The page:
As shown in FIG. 18, in block 1801, a determination is made of an expected difference in arrival time between data packets sent concurrently over different ones of the multiple physical interfaces 105 a and 105 b to 108 a and 108 b and received at the receiving endpoint 102. A fastest one of the multiple physical interfaces is then determined based on the determined expected difference in arrival time (1802). A next available data packet of the series is then sent over the fastest one of the multiple physical interfaces (1803). A data packet is then extracted out of order from further back in the series of data packets in accordance with the determined expected difference in arrival time (1804).

As used herein, “further back in the series” refers to a data packet extracted an amount of calculated time back in the series of data packets, the calculated time being equal to the determined expected difference in arrival time. FIG. 19 illustrates this point. As shown in FIG. 19, a data packet is extracted further back in the series of data packets according to a calculated time, the calculated time being the time it will take for the extracted data packet to reach a receiving endpoint at approximately the same time as the data packet sent from the front of the line, the calculated time having been determined by the expected difference in arrival time. In cases when data is being sent with a protocol which uses time stamps, the time stamps can be used in order to determine which data packet should be extracted from further back in the series so as to equal the calculated time. For example, if the calculated time is 5 seconds and the next data packet to be sent (i.e., first in line) has a time stamp header of 1:23:05, then the data packet to be extracted further back in the series would be a data packet with a time stamp header of 1:23:10.

In other cases for other types of data (e.g., non-media, with no additional protocol header time stamps, or media data that is intentionally not partitioned along the protocol packet boundaries, and therefore cannot use time stamp headers), then the aggregate available bandwidth, capacity, or a historical throughput would be used to estimate how much data represents the calculated time. For example, if physical interface 1 (PHY 1) of FIG. 19 is known (e.g., through aggregate available bandwidth or historical throughput) to send 10 Mb of data from endpoint to endpoint in 10 seconds, and physical interface 2 (PHY 2) is known to send 10 Mb of data from endpoint to endpoint in 1 second, then, assuming each data packet is 1 Mb and the calculated time is 10 seconds, the data packet to be extracted farther back in the series would be a data packet which is 10 data packets back in the series from the front.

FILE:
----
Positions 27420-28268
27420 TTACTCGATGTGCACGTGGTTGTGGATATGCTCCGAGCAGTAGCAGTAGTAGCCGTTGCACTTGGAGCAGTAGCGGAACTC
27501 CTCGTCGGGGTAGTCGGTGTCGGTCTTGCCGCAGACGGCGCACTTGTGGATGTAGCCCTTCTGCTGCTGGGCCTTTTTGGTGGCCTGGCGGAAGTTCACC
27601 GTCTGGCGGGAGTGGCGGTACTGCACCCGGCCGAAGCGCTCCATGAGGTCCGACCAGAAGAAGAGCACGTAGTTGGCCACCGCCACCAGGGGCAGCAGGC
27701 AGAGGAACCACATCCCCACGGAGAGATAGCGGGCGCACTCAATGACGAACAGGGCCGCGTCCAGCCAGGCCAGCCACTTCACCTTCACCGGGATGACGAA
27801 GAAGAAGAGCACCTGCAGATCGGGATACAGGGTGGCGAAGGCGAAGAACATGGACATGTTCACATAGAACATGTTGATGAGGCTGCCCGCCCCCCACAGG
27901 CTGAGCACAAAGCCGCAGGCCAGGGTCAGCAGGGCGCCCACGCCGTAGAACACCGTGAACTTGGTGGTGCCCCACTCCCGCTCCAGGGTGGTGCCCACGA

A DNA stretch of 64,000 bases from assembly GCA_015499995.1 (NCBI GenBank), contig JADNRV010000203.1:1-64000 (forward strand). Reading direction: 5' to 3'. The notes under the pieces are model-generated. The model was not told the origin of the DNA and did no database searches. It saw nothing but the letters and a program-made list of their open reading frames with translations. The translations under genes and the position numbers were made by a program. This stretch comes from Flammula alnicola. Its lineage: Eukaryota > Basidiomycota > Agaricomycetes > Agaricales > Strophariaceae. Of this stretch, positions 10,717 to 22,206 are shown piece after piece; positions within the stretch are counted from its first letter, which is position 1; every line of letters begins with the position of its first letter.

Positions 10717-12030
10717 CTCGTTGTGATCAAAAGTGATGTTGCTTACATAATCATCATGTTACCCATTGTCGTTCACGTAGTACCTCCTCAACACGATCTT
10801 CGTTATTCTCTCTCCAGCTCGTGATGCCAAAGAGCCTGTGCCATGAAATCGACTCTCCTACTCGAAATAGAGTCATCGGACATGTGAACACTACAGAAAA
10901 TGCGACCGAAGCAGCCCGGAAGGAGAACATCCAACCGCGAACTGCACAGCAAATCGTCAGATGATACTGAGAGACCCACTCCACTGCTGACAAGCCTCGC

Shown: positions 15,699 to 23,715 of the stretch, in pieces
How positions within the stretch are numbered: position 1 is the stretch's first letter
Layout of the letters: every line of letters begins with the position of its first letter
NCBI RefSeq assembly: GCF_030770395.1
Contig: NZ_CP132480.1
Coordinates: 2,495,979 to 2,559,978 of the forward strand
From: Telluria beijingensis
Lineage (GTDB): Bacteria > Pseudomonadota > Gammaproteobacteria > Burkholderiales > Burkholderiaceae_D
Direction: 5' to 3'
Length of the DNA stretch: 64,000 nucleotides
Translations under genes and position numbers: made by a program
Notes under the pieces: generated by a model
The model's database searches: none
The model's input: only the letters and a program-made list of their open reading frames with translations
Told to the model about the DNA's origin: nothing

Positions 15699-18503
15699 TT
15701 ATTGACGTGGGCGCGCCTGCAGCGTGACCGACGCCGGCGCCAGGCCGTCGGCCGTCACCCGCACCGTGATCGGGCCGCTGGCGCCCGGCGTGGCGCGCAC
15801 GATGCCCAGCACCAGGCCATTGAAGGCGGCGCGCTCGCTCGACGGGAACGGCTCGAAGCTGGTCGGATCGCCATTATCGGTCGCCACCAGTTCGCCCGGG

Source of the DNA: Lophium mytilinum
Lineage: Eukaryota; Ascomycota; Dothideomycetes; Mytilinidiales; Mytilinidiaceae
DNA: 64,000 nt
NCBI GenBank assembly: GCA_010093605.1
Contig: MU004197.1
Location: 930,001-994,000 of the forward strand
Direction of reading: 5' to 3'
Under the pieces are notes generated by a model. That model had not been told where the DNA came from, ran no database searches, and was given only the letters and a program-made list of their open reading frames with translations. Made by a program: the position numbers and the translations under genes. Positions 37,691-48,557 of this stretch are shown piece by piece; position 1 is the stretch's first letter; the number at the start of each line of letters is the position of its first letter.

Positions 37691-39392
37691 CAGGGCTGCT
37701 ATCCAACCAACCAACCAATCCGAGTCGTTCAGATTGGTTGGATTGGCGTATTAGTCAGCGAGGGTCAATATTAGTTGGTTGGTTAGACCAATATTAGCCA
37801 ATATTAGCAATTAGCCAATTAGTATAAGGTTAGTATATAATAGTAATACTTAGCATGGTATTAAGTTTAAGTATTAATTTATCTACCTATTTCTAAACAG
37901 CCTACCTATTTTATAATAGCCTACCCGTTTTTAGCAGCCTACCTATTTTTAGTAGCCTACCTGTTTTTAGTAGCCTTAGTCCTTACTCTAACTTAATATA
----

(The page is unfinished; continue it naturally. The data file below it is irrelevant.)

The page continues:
As further shown in FIG. 18, the extracted data packet is sent on a corresponding slower one of the multiple physical interfaces. The next available data packet is sent from the sending endpoint 101 nearly simultaneously as the extracted data packet is sent from the sending endpoint 101 (1805). As a result, the data packets are received at the receiving endpoint 102 in an approximate order of appearance as in the original data stream.

By virtue of the foregoing arrangement, it is ordinarily possible to ensure that data packets of a data stream are received at a receiving endpoint on time and in approximate order, which in turn minimizes any unnecessary processing requirements at the receiving endpoint of a network. In this regard, the receiving endpoint may be, for example, a typical set top box, digital video recorder (DVR), or other consumer device such as a consumer device intended for use with a TV. When compared with a typical desktop computer, laptop computer, or home server, the typical devices for a receiving endpoint are resource constrained having drastically less processing power, reduced memory, and smaller mass storage. However, the typical devices for the receiving endpoint will be tasked with, for example, receiving one or more streams of multimedia content, viewing and/or recording content from a cable or satellite TV provider, acting as an input/aggregation device for collecting pictures or uploading personal video content, purchasing and/or playing music, etc. In addition, in the above described arrangement of sending a single stream of data over multiple physical interfaces, if a portion of sent data is late or missing the receiving endpoint carries the additional burden of temporarily storing an unknown amount of data, and then reassembling the resulting data stream when the late or missing data is received. Therefore, because data packets are extracted out of order from further back in the series, and these extra data packets are sent over slower ones of the multiple physical interfaces so as to arrive in an approximate order of the original data stream, any unnecessary buffering and/or processing being performed by the receiving endpoint is minimized, which greatly reduces the load on an already overburdened receiving endpoint.